tion as pastor of tho Brethren church,
und will move to South Bend, Ind In
the near future.
Alfred Helser nnd wlfo or nenr Dan
ville, visited with S. II. Workman nnd
Miss Lulu Lcedy ot California has
been visiting filouds horo for the
pnst row weeks.
John Guthrie pud wife and Ross Sy
lcr and wRa wero guests or E. L. Cur
lier and wire, Sunday.
Zuck Burger and wire called on Mr.
and Mrs. Barton, Sunday afternoon.
Miss Lulu Lcedy visited with Miss
Bertha Brubaker a row days this week.
Miss Anna Syler or Sugar Creok ex
pects to spend tho winter with her
paronts, Mr. and Mrs. Harvey Syler.
S. II. Workman, wire and daughter
truusucted business In Mt. Vernon on
Tho cliurah or tho Brethren will hold
their annual communion services on
Saturday evening, Oct. 20.
Washington, D. C, Oct. 10 John D.
Arohbold In his testimony beforo tho
Bonato commlttqo today said that ho
probably wrote letters to Senator For
akor, Sonator Hanna and Congressman
Grosvonor concerning objectlonablo
proposed legislation In Ohio. Ho al
so said that be wrote to Senator Han
na to defeat Smith W. Bonnett In can
vas for attorney general.
8aves Leg Of Boy
'It seomed that my 14-year old boy
would havo to lose his leg, on account
of an ugly ulcer, caused by a bad
bruise," wroto D. F. Howard, Aquonc,
N, O. "All remedies and doctors
troatment failed till we tried Buck
Ion's Arnica Slave, nnd cured him
with one box." Curea burns, bolls,
skin oruptlons piles. 25c at G. It.
Baker & Co.
The Rov, U. H. Lelzuro, auperln
tondont of Church Workers' League of
America, one of the world's eminent
preachers, has beeu secured by tho
pastor of the Homer Baptist church to
conduct an evangelistic campaign at
tdrs. M. Nixon returned last even
ing niter attending tho W, C. T, U.
convention at Lima, Ohio, and milk
ing n short ytslt with relatives at Van
Vt l t.'H
Advised To Accept Methods
Of South Americans
Waablngton, Oct. 10 Tho echoes of
John Barrett's appeal to American
business men to wnke up and reach
out for tho great trado of tho southern
American hemisphere, In view of tho
early opening of tho Panama ennui,
aro still reverberating through the ex
ecutive department buildings of the
national capital, nnd It Is believed that
what he said on his return from Eu
rope, where ho wan brought face to
face with the highly organized com'
merclal mechanism whereby that con
tinent Is strengthening Its hold on
South American trade, will result in
unusual efforts on the part of the fed
eral government to Induce the Ameri
can exporters to study tho people to
our south, and try to secure a fair
sharo of their trade.
"Tho government has already done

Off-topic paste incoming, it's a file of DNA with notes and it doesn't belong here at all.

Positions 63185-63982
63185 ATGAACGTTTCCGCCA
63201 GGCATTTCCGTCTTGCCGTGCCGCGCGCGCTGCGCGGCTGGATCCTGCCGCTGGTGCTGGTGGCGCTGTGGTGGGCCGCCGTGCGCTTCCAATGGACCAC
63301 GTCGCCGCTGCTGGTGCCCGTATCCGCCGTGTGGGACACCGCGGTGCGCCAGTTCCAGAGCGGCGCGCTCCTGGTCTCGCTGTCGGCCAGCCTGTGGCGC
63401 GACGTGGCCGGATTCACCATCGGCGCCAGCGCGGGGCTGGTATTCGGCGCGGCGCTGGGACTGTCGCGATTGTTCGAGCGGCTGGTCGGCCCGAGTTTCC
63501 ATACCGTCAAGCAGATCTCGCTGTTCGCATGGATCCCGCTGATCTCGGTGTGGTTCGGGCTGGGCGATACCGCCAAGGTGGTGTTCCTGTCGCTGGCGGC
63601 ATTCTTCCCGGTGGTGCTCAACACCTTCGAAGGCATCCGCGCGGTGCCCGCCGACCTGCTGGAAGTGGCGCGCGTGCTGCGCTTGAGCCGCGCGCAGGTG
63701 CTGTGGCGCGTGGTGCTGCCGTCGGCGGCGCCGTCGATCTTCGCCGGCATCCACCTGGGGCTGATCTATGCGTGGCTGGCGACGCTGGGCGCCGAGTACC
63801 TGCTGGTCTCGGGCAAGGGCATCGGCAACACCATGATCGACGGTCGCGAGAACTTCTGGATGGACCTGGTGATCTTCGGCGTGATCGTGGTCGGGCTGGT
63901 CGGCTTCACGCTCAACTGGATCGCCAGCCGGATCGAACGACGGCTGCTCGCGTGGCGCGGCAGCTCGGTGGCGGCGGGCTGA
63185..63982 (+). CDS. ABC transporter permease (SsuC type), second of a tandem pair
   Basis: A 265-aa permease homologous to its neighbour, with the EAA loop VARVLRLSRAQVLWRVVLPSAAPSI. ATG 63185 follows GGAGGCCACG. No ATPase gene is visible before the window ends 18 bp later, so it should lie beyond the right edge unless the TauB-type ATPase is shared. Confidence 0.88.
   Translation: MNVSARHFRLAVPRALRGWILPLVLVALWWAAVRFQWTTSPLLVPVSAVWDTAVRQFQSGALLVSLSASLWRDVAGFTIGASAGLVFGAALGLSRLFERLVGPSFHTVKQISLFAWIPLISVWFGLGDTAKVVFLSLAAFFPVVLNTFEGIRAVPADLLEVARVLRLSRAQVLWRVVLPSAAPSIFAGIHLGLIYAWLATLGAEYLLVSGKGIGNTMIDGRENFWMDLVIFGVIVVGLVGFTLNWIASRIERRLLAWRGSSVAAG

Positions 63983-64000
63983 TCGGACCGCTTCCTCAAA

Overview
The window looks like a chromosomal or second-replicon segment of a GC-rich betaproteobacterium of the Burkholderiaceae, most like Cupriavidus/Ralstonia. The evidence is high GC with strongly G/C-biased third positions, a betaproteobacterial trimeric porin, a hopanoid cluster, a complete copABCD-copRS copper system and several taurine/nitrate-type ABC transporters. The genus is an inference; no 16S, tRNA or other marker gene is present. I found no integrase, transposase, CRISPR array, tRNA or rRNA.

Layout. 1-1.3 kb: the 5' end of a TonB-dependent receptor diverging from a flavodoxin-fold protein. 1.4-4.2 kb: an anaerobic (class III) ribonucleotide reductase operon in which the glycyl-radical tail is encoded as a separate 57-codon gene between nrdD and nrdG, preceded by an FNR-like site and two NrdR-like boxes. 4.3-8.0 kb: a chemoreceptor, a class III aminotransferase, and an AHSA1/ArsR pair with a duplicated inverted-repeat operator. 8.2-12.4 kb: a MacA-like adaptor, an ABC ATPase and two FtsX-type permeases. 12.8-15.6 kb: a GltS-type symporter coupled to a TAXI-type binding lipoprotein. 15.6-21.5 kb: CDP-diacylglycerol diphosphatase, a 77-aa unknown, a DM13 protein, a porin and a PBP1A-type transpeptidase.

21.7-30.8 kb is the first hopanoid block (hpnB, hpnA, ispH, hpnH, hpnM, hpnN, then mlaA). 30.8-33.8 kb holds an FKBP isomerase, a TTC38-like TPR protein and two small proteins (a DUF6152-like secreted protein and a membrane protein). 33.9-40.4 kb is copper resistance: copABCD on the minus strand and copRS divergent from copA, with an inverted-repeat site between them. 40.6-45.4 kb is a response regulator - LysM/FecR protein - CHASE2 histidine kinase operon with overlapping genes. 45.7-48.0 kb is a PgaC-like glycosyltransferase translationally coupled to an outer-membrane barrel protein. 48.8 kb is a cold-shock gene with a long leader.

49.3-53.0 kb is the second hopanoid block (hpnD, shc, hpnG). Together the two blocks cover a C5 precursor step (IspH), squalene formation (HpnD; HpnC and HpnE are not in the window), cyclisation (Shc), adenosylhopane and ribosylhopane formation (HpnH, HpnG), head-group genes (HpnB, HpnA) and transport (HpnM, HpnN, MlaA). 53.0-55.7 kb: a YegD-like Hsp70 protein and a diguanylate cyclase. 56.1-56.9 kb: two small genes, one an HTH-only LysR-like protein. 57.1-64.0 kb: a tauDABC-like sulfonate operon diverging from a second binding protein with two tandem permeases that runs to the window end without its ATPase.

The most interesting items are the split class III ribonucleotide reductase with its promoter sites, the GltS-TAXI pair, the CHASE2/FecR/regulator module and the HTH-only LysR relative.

much," said a high official of the de
partment, "but It has been unable to
awaken the interest of the American
explorer, who neglects that great field,
or, if not neglecting it, offers his goods
In such a way as to run counter to
South American customs nnd preju
dices. In the first place, our exporters
do not send Into that country traveling
men who speak Spanish. In the second
place, they do not publish their cata
logues nnd prlco lists in Spanish, nor
state their prices In tho Spanish coin
values, in tho third place, they do
not consult thu preferences of tho
South Americans In packing goods.
In the fourth place, they do not cater
to the South American custom of long
"But why continue? The list of
Ametlcnii omissions so far as South
American tiade Is concerned, is a long
one, and in consequence, notwithstand
ing the rnct that we aro constantly
looking ror an extension or our foreign
markets, so as to dispose or our sur
plus goods, wo utterly neglect the sim
ple means which would entitle us to
share lu the rapidly growing trade ot
South Amorlca, already aggregating
many hundreds of millions of dollars a
"The department of commerce nnd
labor, however, will continue its ef
forts to have American exporters seo
tho Importance of this great market,
right at our doors, and It may be that
by the time tho canal is ready for use,
we shall have come to understand
something of the means which must be
adopted If thnt market is to become
"Mr. Barrett's ndvlce, given after
his recent tour through Europe, was
tlmoly. It wns spoken, too, by a man
whoso olllclal position gives him the
right to speak on thnt question, and I
sincerely hope thnt what ho has said
will add considerably to our depart